Creating the ideal diamond cut, which will contribute to the diamond’s overall value, requires several elements. Firstly, a plan must be put in place to result in a satisfactory product. Special machines are used to analyze the diamond to see where and how to cut the stone. Secondly, when thinking of how to maximize the diamond’s value, cutting the rough into one stone, two stones, or more needs to be considered as well the weight of each stone. When cutting color diamonds there are different concerns to bear in mind. The angle of the facets themselves as well as the exact location of the cut can actually have a direct affect on the color of the stone, especially when cut into certain shapes. This is why a radiant shape, for example, which is often easier for the cutter to promote the color, is seen more often with color diamonds. Depending on the achievable results, the cutter will determine when and where to sacrifice a stone’s size in order to improve its color or clarity. Time is an inseparable part of the cutting process as well since making the process shorter can potentially enable the owner to see profits sooner. Important decisions need to be made when debating between a profitable sale and a potentially higher quality stone with a longer cutting process.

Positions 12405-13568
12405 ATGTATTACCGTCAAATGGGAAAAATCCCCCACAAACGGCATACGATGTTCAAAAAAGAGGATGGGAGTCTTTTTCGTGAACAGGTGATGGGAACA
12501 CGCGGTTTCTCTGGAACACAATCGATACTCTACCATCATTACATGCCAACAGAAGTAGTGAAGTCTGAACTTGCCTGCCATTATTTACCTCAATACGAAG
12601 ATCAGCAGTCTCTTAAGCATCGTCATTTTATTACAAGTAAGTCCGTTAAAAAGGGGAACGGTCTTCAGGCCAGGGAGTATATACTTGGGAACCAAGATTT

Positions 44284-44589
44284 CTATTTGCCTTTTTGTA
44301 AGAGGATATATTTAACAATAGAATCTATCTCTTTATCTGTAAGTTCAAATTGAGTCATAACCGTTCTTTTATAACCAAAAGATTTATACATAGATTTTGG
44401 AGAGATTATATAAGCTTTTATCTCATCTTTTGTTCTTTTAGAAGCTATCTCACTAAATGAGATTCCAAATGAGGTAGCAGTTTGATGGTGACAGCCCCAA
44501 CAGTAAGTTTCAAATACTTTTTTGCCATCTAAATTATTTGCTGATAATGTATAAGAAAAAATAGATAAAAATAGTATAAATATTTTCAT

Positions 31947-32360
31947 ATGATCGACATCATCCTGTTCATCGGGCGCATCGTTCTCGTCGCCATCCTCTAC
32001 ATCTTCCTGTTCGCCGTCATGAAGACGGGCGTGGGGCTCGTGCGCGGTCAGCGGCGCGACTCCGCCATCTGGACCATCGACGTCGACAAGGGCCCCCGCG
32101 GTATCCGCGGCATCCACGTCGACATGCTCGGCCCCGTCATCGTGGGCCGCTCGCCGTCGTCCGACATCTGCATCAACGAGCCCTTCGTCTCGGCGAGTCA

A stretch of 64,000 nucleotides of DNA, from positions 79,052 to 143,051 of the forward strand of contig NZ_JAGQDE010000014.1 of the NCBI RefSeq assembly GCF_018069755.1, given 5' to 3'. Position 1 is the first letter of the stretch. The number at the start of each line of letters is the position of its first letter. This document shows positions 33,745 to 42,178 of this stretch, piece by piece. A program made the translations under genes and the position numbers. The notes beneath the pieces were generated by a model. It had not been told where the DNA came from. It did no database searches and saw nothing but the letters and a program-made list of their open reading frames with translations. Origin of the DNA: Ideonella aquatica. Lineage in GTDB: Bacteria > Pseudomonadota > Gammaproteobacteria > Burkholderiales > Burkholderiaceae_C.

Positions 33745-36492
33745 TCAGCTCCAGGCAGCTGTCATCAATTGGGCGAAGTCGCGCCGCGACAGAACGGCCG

Fancy Intense Yellow Radiant Diamond Wedding Set (2.56Ct TW)

Fancy Intense Yellow Radiant Diamond Wedding Set (2.56Ct TW)

 

Purpose of Diamond Cuts

Although the term “cut” is often used interchangeably with the shape of the diamond, they are not one and the same. Nevertheless, they are both important aspects of the diamond and both need to be addressed properly. Diamonds are indeed cut into shapes such as round brilliants, pears, radiant, cushions, ovals, and more. However, this alone does not determine the cut, but rather, the way in which it is done. Some cuts such as the round brilliant demand an incredible amount of precision as it incorporates many facets. This is why it is the most popular shape for colorless diamonds. Other shapes, like the emerald, require special cutting techniques to create the “steps” that are part of a finished emerald diamond’s appearance. Furthermore, the facets should be as smooth and perfectly straight as possible. This is part of the difference between a poor, fair, good, or excellent cut.

The polishing step is where the finishing touches are done, before it is inspected for the last time. At this point the diamond is thoroughly washed in special substances and is deemed either worthy or unworthy of manufacturer standards.

Contributor: Benji Margolese